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Functionalized titanium implant in regulating bacteria and cell response

Authors Jin J, Fei D, Zhang Y, Wang Q

Received 8 November 2018

Accepted for publication 9 January 2019

Published 22 February 2019 Volume 2019:14 Pages 1433—1450

DOI https://doi.org/10.2147/IJN.S193176

Checked for plagiarism Yes

Review by Single-blind

Peer reviewers approved by Dr Colin Mak

Peer reviewer comments 2

Editor who approved publication: Dr Thomas Webster


Jianfeng Jin,1 Dongdong Fei,1 Yumei Zhang,2 Qintao Wang1

1State Key Laboratory of Military Stomatology & National Clinical Research Center for Oral Diseases & Shaanxi Engineering Research Center for Dental Materials and Advanced Manufacture, Department of Periodontology, School of Stomatology, The Fourth Military Medical University, Xi’an, People’s Republic of China; 2State Key Laboratory of Military Stomatology & National Clinical Research Center for Oral Diseases & Shaanxi Key Laboratory of Stomatology, Department of Prosthodontics, School of Stomatology, The Fourth Military Medical University, Xi’an, People’s Republic of China

Background: Biological complications are an issue of critical interest in contemporary dental and orthopedic fields. Although titanium (Ti), graphene oxide (GO) or silver (Ag) particles are suitable for biomedical implants due to their excellent cytocompatibility, bioactivity, and antibacterial properties, the exact antibacterial mechanism is not understood when the three substances are combined (Ti-GO-Ag).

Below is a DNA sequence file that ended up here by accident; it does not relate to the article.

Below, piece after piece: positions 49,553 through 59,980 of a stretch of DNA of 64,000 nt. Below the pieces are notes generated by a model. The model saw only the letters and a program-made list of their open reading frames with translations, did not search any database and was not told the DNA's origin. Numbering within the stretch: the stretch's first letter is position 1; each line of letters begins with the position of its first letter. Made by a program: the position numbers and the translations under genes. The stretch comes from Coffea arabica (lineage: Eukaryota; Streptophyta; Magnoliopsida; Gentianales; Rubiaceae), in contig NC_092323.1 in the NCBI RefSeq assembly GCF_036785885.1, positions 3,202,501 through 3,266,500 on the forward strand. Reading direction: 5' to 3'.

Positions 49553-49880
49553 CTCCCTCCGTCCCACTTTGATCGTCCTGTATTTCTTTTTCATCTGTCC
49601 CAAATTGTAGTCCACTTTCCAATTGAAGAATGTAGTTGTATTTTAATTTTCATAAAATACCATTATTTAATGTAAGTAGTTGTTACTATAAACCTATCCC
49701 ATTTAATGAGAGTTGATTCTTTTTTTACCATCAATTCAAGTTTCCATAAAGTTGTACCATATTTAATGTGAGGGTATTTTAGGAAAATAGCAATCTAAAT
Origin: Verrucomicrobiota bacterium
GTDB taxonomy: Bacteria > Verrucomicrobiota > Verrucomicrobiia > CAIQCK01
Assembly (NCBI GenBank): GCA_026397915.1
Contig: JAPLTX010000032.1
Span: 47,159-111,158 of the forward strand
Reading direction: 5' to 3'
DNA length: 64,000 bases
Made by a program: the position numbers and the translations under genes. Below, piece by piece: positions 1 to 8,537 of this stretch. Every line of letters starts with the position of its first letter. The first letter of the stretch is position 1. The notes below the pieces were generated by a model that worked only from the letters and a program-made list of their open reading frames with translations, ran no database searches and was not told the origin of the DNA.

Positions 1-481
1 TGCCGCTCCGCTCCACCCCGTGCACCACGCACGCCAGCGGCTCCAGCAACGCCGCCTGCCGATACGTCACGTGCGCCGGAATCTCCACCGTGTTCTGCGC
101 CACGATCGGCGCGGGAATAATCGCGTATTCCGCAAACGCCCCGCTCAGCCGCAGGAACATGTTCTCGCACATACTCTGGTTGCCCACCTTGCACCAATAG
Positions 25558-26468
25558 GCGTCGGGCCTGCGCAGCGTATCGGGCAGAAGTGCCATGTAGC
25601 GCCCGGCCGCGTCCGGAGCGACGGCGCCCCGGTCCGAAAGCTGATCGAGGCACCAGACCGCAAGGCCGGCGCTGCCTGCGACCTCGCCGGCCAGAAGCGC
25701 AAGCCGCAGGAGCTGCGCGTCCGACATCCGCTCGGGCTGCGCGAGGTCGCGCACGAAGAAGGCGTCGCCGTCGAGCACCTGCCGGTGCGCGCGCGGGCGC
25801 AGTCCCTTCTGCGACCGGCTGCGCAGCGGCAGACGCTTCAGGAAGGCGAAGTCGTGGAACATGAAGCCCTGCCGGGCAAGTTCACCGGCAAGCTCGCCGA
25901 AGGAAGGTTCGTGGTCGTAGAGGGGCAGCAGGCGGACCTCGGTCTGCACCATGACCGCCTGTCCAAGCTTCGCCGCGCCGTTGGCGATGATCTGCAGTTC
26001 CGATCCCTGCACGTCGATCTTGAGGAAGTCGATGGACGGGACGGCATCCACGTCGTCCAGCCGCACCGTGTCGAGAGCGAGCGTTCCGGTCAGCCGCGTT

Materials and methods: In this work, the material characterization, antibacterial property, antibacterial mechanisms, and cell behavior of Ti-GO-Ag fabricated by electroplating and ultraviolet reduction methods respectively, were investigated in detail.
Results: The material char­acterization of Ti-GO-Ag tested by atomic force microscopy, Raman spectroscopy, X-ray photoelectron spectroscopy, nanoindentation, nanoscratch, inductively coupled plasma mass spectrometer, and contact angle tester revealed the importance of GO concentration and Ag content in the preparation process. The antibacterial tests of Ti-GO-Ag clearly demonstrated the whole process of bacteria interacting with materials, including reactive oxygen species, endocytosis, aggregation, perforation, and leakage. In addition, the behavior of Ti-GO-Ag showed that cell area, length, width, and fluorescence intensity were affected.
Conclusion: Briefly, Ti-GO-Ag nanocomposite was a dual-functionalized implant biomaterial with antibacterial and biocom­patible characterization.

Keywords: functionalized titanium implant, Ti-GO-Ag nanocomposite, surface topography, material characterization, antibacterial mechanism, cell behavior

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